Michigan Students Fly High With Betsy DeVos Charity
By Emily Leayman
Teachers unions have painted newly-confirmed Secretary of Education Betsy DeVos as an enemy of public education during her confirmation process, but one of her key beneficiaries is a growing public charter high school.
DeVos’s husband Dick founded the West Michigan Aviation Academy in 2010 for high school students passionate about flying. The couple supports it annually through philanthropy.
The academy, located at the Gerald Ford International Airport in Grand Rapids, Mich., combines traditional curriculum with an aviation program. The tuition-free program also enrolls students interested in science, technology, engineering or math.
When students are not in the classroom, they can literally reach for the clouds. Students can take the Federal Aviation Administration Private Pilot Knowledge Examination. Those passing the exam can use the school’s two Cessna airplanes to train for their certification. Students can also opt to follow an aerospace engineering program, which is completed in partnership with Eastern Michigan University.
Even with a focus on aviation, the core subjects do not get neglected. The academy is on par with the school district and above the state average for English and math proficiency, according to a U.S. News and World Report card.
Last year, the school enrolled a greater percentage of black and Hispanic students than the share living in the county. It enrolls hundreds of students, 36 percent of which are minority, and 37 percent economically disadvantaged.
Despite this program’s success, opponents claim DeVos’s donations to charters and school choice advocacy efforts destabilize traditional public schools. But in states like Michigan, where most charter schools receive less state funding than their district counterparts, the DeVos family’s donations help.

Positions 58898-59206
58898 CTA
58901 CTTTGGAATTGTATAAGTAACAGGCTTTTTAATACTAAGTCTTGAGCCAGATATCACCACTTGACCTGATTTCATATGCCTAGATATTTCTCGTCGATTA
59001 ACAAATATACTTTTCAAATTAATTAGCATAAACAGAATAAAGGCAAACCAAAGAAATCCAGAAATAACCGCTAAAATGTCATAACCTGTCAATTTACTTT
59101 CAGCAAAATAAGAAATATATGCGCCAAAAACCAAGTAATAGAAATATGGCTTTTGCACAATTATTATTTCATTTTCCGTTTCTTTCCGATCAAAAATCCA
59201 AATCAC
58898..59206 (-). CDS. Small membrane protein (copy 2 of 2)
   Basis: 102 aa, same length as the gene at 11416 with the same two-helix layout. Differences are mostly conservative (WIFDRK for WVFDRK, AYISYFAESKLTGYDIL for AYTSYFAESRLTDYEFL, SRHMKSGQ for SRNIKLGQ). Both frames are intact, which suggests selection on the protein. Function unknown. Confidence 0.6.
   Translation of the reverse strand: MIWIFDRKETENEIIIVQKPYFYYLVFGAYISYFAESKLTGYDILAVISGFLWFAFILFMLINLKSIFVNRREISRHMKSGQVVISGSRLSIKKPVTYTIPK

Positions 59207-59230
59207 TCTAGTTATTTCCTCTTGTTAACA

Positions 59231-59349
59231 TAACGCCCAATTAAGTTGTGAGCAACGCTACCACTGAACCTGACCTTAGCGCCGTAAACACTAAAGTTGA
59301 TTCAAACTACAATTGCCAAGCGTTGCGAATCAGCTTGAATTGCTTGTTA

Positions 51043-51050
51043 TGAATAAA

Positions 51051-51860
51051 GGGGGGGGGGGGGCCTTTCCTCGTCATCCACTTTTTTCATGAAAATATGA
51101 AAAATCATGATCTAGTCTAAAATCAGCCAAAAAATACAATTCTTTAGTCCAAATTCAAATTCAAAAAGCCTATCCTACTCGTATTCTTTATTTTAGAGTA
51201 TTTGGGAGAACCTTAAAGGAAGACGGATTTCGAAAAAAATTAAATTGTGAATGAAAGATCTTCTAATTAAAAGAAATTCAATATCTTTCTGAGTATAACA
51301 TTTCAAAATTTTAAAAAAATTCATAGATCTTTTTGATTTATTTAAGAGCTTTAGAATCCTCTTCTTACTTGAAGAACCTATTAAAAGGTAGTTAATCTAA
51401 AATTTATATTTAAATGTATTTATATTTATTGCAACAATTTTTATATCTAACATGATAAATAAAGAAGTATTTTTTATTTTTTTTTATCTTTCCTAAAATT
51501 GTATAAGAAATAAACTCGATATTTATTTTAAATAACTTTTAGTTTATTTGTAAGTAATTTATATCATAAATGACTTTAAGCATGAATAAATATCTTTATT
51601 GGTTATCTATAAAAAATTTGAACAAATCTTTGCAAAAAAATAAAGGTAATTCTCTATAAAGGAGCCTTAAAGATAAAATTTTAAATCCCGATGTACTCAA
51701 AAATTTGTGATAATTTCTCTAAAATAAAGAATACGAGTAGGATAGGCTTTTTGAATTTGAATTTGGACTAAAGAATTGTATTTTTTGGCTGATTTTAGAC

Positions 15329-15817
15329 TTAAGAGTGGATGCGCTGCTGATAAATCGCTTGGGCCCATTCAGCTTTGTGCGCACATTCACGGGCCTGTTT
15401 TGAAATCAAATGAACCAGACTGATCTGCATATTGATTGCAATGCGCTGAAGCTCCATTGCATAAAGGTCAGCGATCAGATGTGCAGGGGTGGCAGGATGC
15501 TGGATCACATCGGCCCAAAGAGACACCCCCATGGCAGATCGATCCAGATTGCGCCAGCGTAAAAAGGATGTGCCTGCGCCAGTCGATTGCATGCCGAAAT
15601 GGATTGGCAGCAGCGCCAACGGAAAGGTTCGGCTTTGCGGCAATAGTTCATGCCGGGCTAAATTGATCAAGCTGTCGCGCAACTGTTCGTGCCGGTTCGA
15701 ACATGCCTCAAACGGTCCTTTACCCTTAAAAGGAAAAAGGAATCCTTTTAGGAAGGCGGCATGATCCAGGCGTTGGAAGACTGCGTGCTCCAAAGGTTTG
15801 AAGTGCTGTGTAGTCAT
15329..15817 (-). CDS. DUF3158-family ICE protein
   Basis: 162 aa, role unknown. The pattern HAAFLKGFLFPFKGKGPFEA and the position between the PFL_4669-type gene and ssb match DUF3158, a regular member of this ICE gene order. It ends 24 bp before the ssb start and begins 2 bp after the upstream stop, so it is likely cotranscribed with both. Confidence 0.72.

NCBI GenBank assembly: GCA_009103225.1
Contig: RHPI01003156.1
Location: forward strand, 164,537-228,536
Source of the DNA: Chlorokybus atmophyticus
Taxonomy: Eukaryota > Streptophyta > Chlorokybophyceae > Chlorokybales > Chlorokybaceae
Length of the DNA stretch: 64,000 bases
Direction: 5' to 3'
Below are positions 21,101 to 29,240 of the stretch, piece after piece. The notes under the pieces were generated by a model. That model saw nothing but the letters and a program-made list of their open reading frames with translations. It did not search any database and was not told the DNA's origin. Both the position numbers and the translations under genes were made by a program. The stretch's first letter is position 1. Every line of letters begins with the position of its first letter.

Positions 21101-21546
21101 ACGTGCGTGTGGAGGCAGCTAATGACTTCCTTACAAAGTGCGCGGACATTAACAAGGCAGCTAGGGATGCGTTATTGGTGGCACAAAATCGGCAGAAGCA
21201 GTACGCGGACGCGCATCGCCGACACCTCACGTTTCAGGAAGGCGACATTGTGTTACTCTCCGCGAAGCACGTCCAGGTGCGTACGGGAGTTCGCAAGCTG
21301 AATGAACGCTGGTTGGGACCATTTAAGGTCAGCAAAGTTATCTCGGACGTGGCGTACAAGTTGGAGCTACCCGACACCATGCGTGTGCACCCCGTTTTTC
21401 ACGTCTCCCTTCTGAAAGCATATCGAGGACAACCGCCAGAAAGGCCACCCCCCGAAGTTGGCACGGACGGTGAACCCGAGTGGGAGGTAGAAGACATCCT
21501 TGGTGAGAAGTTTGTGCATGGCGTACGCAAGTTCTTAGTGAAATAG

The school receives approximately $7,500 per student from the state to cover operations. The DeVos’ $7 million in donations through 2014, including a $3 million no-interest loan, helped the academy expand and renovate its facility.
Even opponents cannot undermine the extra financial assistance needed for a school like West Michigan Aviation Academy. Tulane University professor Doug Harris, who opposed DeVos’s nomination, told the Associated Press an aviation school requires more capital than a traditional school.
The academy is just one of DeVos and her husband’s beneficiaries. In addition to funding school choice initiatives, they have supported other causes like human services, healthcare and the arts. The couple ranked 24th on Forbes’ Top Givers. Over the years, they have donated $1.33 billion, or one-quarter of their current net worth.
DeVos was confirmed as Secretary of Education Tuesday, Feb. 7 with a 51-50 Senate vote.